Last week, demonstrations took place in the southern Syrian city of Daraa to protest something symbolic.
In the former heartland of Syria’s revolution, protesters gathered on March 10 to oppose the refurbishment of a statute depicting Hafez al-Assad, the father of Syria’s hereditary president, Bashar al-Assad. Continue reading →
When Germany announced last April that it was seeking the arrest of Jamil Hassan, head of Syria’s feared Air Force Intelligence Directorate, many dismissed it as a well-meaning piece of theatre. Continue reading →
Chemical warfare has dominated the global perception of the Syrian civil war. The use of chemical weapons, banned internationally, attracts its own condemnation but the way the Syrian war is captured and communicated to the world increased the horror and disgust its crimes can inspire. Continue reading →
Even in wartime, bureaucracies continue to produce weights of paper. Baathist bureaucracies are no exception. Throughout Syria’s war, the extent to which the regime of Bashar al-Assad’s worst excesses have found their way onto official paper has surprised onlookers. Couched among the death certificates issued by state-run prisons lies the documentation, officially signed, legally witnessed, describing a campaign of mass murder. It is punctilious, and in plain sight. Continue reading →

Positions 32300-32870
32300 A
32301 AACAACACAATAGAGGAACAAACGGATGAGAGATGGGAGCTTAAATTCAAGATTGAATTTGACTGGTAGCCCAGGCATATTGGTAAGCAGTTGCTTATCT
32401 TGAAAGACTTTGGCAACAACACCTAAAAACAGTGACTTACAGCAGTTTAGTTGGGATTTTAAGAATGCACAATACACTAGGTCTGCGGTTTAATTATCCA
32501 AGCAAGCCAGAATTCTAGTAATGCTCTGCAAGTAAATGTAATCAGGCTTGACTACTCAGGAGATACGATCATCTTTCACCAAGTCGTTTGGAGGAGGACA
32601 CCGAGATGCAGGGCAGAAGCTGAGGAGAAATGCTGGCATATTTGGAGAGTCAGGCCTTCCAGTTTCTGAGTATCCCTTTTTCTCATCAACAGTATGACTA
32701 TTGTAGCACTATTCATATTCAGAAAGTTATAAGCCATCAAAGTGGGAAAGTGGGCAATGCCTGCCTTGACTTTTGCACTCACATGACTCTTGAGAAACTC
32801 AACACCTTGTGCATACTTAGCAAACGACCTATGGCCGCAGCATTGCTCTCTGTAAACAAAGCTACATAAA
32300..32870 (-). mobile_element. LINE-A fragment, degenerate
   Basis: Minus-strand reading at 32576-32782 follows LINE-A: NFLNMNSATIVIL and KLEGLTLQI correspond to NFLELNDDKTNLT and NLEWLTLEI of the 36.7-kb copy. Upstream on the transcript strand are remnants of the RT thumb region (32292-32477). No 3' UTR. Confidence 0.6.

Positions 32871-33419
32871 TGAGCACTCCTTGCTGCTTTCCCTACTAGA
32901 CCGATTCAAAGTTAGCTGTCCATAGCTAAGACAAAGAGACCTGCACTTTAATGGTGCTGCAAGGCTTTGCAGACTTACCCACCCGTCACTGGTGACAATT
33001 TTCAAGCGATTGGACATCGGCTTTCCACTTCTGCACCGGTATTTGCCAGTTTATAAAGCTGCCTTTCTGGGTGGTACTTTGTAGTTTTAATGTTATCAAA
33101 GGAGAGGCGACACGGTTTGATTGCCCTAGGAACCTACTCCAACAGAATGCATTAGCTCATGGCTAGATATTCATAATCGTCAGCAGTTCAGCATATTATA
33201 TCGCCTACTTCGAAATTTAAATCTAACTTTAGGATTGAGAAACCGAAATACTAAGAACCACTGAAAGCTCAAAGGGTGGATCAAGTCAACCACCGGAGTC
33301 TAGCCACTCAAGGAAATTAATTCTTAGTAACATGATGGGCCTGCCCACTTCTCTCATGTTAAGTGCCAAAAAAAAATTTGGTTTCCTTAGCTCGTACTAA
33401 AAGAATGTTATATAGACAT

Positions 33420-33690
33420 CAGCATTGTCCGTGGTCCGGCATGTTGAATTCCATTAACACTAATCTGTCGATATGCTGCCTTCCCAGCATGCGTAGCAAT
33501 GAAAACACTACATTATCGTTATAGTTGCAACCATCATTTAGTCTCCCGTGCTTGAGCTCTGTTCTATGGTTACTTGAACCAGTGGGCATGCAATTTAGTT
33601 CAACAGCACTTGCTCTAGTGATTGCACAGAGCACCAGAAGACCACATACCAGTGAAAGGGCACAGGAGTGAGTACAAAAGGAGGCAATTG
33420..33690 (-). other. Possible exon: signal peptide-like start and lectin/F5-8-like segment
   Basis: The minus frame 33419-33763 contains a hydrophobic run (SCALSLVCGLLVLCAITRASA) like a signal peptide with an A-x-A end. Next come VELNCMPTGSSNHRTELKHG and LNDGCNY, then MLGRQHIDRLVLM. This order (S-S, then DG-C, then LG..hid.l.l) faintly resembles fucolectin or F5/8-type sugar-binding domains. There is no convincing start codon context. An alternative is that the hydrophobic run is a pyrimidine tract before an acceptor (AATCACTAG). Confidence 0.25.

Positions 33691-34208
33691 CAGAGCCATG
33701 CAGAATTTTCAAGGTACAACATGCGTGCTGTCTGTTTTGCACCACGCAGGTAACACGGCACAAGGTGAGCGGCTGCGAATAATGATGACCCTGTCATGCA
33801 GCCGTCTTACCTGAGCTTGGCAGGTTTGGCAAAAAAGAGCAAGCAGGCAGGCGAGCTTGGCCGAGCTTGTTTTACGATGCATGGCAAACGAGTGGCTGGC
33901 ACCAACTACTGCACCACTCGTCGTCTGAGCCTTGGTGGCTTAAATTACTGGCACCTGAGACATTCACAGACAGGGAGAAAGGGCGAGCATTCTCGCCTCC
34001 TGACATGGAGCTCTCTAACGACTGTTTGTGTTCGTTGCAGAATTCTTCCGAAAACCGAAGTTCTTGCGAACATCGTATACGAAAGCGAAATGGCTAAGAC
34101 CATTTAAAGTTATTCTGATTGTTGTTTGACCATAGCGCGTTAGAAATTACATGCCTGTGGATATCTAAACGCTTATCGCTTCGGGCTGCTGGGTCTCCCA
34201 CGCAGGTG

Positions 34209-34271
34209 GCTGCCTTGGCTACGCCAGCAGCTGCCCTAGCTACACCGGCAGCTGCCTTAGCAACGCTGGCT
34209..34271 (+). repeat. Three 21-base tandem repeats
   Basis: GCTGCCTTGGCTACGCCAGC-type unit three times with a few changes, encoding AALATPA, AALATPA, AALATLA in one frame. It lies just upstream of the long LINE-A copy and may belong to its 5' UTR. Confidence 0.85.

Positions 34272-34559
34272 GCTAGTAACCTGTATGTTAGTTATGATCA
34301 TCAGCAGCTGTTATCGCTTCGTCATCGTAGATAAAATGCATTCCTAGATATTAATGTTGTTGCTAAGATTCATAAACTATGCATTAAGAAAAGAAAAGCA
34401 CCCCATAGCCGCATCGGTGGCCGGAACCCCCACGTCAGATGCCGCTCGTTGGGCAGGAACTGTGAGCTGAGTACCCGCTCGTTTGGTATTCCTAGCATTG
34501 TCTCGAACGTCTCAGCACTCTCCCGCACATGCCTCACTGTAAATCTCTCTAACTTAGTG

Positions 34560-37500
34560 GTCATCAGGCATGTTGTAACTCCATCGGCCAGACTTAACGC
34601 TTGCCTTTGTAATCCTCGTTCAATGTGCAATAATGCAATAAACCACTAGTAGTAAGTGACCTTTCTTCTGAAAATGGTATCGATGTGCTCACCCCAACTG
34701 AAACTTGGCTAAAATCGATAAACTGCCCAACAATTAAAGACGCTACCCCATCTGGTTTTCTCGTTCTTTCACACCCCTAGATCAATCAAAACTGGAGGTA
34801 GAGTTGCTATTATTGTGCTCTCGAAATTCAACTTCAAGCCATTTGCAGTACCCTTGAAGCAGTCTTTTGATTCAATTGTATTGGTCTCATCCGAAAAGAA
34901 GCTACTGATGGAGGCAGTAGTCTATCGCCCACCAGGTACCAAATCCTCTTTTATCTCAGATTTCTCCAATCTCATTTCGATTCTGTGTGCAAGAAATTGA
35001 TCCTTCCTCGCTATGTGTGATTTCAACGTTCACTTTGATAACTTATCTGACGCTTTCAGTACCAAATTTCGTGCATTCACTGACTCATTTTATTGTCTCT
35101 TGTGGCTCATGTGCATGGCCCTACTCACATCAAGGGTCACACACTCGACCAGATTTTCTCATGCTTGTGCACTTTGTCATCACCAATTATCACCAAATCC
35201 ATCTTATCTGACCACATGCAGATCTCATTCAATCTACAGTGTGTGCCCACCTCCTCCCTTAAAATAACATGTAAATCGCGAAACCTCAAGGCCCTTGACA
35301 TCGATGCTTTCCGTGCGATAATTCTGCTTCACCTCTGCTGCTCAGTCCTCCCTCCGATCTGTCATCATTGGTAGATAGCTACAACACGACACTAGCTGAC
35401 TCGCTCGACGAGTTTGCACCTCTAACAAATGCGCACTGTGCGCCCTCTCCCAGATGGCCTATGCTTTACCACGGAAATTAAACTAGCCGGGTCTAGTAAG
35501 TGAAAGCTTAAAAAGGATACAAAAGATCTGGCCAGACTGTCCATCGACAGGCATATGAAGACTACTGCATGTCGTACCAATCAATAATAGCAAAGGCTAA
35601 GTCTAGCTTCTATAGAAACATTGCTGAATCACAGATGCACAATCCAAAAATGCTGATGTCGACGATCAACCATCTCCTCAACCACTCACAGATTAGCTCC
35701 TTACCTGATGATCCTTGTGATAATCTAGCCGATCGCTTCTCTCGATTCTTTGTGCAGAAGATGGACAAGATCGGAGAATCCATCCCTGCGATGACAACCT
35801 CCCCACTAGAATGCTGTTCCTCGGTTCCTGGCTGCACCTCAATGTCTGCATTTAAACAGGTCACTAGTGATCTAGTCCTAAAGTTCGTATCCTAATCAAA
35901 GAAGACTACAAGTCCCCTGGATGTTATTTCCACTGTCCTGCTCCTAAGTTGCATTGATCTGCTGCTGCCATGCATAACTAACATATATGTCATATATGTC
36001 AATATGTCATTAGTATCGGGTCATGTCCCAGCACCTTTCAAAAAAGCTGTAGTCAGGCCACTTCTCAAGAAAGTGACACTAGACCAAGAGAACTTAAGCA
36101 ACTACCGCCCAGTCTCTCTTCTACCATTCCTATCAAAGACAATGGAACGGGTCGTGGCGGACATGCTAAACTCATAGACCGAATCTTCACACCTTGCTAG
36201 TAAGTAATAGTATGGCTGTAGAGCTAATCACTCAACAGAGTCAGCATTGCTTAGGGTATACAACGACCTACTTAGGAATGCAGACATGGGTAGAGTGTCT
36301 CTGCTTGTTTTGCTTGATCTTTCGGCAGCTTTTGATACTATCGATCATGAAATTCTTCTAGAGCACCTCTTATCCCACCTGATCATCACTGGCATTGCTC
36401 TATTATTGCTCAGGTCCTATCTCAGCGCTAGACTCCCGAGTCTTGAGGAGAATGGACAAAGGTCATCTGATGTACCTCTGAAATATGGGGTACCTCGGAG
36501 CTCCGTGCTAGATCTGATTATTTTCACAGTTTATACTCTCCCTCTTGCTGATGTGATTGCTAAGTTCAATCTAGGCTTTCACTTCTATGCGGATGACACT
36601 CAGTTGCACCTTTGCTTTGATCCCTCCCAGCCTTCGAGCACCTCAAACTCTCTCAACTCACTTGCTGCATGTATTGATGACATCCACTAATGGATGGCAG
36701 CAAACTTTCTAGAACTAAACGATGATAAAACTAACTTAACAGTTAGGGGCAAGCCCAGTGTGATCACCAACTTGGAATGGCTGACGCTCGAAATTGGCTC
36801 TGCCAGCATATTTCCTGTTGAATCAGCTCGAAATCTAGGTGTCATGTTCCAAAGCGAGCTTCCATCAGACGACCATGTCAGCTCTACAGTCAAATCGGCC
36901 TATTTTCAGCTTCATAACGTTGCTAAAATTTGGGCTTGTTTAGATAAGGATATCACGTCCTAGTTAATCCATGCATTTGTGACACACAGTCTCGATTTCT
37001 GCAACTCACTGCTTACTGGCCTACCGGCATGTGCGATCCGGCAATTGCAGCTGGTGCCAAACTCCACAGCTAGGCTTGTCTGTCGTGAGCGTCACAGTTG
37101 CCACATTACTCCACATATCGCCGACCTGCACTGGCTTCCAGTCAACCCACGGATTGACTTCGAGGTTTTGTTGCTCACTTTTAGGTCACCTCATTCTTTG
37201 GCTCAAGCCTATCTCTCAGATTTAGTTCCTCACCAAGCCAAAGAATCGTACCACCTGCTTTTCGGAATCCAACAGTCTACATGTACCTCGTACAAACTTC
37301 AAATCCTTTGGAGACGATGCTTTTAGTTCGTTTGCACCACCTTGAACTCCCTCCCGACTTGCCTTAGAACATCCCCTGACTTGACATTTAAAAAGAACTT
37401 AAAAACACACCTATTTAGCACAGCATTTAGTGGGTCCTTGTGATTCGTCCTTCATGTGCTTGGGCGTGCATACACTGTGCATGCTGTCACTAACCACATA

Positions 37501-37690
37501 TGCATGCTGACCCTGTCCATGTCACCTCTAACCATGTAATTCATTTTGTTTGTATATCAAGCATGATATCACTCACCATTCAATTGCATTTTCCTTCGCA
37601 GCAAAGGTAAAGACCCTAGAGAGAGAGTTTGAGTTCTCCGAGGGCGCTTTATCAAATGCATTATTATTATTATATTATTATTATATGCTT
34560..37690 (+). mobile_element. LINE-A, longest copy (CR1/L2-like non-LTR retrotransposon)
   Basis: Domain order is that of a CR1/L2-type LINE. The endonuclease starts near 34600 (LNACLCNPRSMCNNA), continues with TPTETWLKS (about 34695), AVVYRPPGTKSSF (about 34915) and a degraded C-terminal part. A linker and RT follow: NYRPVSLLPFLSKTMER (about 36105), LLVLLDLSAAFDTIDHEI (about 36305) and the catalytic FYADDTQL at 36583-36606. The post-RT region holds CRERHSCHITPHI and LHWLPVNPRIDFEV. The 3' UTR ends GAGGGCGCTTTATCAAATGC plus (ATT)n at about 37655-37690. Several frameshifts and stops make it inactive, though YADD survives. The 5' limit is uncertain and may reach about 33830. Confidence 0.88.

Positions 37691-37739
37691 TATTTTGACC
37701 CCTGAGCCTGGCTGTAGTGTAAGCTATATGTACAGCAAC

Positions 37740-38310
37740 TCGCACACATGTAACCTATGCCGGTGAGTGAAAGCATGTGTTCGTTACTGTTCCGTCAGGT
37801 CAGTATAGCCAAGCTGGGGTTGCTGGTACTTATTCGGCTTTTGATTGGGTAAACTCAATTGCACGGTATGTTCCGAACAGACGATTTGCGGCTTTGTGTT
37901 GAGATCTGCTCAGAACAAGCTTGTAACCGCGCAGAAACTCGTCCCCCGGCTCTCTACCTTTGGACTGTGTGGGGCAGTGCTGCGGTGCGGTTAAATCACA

The central justification for US President Donald Trump’s demand that the United States evacuates its military presence from Syria is that the Islamic State (ISIS) has been defeated. Superficially, and compared to what came before, this argument may not initially appear outlandish. Continue reading →
The European Union has announced, last week, the extension of sanctioning of some people affiliated with the regime of Syrian President Bashar al-Assad, noting that these ‘prominent businessmen are making large profits through their ties with the regime and are helping to finance the regime in return’ and were ‘supporting and benefiting from the Assad regime’. Continue reading →
Permanence has its attractions. It seems stable and without threat. Things we elect to do indefinitely are likely to be activities we enjoy, or can endure. We hope conditions that do not change might make us safe.
This reasoning is naïve, of course. And we know it, or come to learn it through experience. True permanence is as impossible as perfection, each equally out of reach. Continue reading →